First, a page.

Wednesday, September 7, 2016

Vacation Reveals the Vocation

            This past Thursday I left for a little Labor Day Weekend getaway with some friends.  We left Lafayette around 2:45pm and got to Orange Beach, AL just after 11:00pm…yes almost 8.5 hours later (this is usually a little over a 5 hour trip).  We came to a complete stop at least 4 times on the Interstate during the course of our travels, which made for the extended trip…that along with a stop at Café du Monde and Cracker Barrel.
            At one of the standstills several emergency responder vehicles were passing by us.  I made a comment that this situation always makes me nervous as a priest.  After several more vehicles passed us and an Air Med helicopter flew over us, I, prompted by my friends went to see what was going on.  I got out of the drivers seat, grabbed my anointing oil, book, and stole and ran towards the accident.  Since I was traveling I was in khaki short, a white polo (Geaux Cajuns), and Chocó’s…not the easiest to run in!
            As I got closer, I could see a car that had run off of the road and partially into the woods.  There were many emergency personnel cars blocking the road with police standing by them.  I introduced myself to the first one that I came to, telling him that I was a Catholic priest and wanted to see if they needed me.  He told me to go speak to another officer a little farther up.  I did so, and she gave me the go ahead.  As I got closer, I noticed an ambulance along with the helicopter in the road.  I went up to a truck where people were gathered and introduced myself to them.  One of the people in the truck was a middle-aged woman who had been in the car that went off the road due to a blow out.  She seemed fine, except for a sore shoulder and being understandably shaken.  This woman was traveling with her fiancé, who had been thrown from the car and was in far worse shape.  I asked her if he was Catholic and she responded yes.  I asked her if she thought he would want to be anointed and she again responded yes.  I walked to the ambulance where the paramedics were working on him.  I waited outside and told the fireman standing nearby who I was and what I wanted to do.  He said that it wasn’t a problem, but that I would have to probably do it while they brought him to the helicopter.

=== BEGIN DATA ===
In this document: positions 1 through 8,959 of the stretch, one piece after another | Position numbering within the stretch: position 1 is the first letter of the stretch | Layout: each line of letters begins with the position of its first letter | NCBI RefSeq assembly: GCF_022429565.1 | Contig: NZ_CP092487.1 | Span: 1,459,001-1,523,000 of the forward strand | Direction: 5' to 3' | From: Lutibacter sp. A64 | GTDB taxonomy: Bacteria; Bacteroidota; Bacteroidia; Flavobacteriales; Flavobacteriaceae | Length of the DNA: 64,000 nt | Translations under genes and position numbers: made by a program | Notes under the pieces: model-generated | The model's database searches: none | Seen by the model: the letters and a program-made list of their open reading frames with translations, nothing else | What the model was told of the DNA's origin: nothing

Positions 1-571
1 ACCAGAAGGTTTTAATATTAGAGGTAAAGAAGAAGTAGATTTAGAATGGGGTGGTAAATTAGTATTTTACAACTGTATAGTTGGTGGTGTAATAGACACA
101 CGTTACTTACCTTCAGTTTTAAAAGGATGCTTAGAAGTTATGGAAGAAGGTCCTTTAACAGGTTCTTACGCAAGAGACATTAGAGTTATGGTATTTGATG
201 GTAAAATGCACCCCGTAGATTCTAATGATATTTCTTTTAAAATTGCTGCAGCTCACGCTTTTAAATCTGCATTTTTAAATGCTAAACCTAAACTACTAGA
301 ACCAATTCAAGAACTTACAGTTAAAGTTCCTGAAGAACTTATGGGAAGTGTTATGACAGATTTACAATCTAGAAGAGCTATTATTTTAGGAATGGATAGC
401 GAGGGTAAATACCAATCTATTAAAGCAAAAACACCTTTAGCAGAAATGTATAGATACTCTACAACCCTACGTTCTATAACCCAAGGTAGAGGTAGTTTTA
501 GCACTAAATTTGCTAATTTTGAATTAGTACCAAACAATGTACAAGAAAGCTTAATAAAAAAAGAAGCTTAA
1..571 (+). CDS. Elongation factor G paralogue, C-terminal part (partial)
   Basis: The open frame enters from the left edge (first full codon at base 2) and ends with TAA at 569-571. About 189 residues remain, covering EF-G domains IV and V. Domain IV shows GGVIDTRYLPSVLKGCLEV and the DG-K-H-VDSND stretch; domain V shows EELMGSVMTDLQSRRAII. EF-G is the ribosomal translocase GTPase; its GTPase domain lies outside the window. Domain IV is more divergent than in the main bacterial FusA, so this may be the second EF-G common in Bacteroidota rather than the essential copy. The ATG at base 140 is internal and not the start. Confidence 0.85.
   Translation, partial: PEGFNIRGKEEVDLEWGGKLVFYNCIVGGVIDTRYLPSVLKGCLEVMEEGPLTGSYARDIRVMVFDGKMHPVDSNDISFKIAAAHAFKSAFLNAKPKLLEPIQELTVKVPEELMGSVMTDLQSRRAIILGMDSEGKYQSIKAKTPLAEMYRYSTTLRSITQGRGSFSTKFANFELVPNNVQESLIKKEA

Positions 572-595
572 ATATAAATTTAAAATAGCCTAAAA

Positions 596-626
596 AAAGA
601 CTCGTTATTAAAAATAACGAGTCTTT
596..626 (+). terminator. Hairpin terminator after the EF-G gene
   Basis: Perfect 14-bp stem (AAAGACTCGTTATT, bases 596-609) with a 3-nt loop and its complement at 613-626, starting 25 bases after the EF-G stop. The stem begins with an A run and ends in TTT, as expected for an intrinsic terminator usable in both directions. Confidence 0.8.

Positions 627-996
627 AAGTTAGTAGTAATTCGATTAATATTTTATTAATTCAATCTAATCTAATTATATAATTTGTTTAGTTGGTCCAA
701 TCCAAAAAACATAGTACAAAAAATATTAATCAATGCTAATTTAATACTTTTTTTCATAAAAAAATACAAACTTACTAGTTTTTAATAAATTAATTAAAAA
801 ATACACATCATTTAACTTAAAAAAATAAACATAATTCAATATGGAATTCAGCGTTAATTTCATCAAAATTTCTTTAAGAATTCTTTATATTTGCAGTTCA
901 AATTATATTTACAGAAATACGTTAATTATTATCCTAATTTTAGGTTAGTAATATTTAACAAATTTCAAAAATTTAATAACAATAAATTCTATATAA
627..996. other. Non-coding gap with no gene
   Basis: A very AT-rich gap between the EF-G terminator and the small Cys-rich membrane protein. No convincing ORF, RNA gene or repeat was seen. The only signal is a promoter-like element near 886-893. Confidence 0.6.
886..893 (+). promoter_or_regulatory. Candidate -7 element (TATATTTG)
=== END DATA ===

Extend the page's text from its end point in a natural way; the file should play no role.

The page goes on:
As I waited, I watched the paramedics and a doctor who also happened to be in the traffic work on the man and get prepping him to be put on the Air Med helicopter.  I also sent a message to my friends waiting in the car to pray for Julian (that was his name).  Once they got him out of the back of the ambulance, I got a little better look at him.  Though he was conscious, he had pretty serious injuries to his head.  I had been standing there for a while, so I had my stole on with my anointing card (for situations just like this) and my oil ready.  After they got him out and transferred him to another stretcher, I jumped in for a few seconds and anointed him.  I stepped back to all them to work on him again.  From behind a row of first responders I held up my hand and prayed the beautiful prayer called the Apostolic Pardon, which is to be given in danger of death (“Through the holy mysteries of our redemption, may almighty God release you from all punishments in this life and in the life to come.  May He open to you the gates of paradise and welcome you to everlasting joy.”).  I noticed out of the corner of my eye that as I prayed, the firefighter that I had talked to extended his hand over the man to join in the prayer.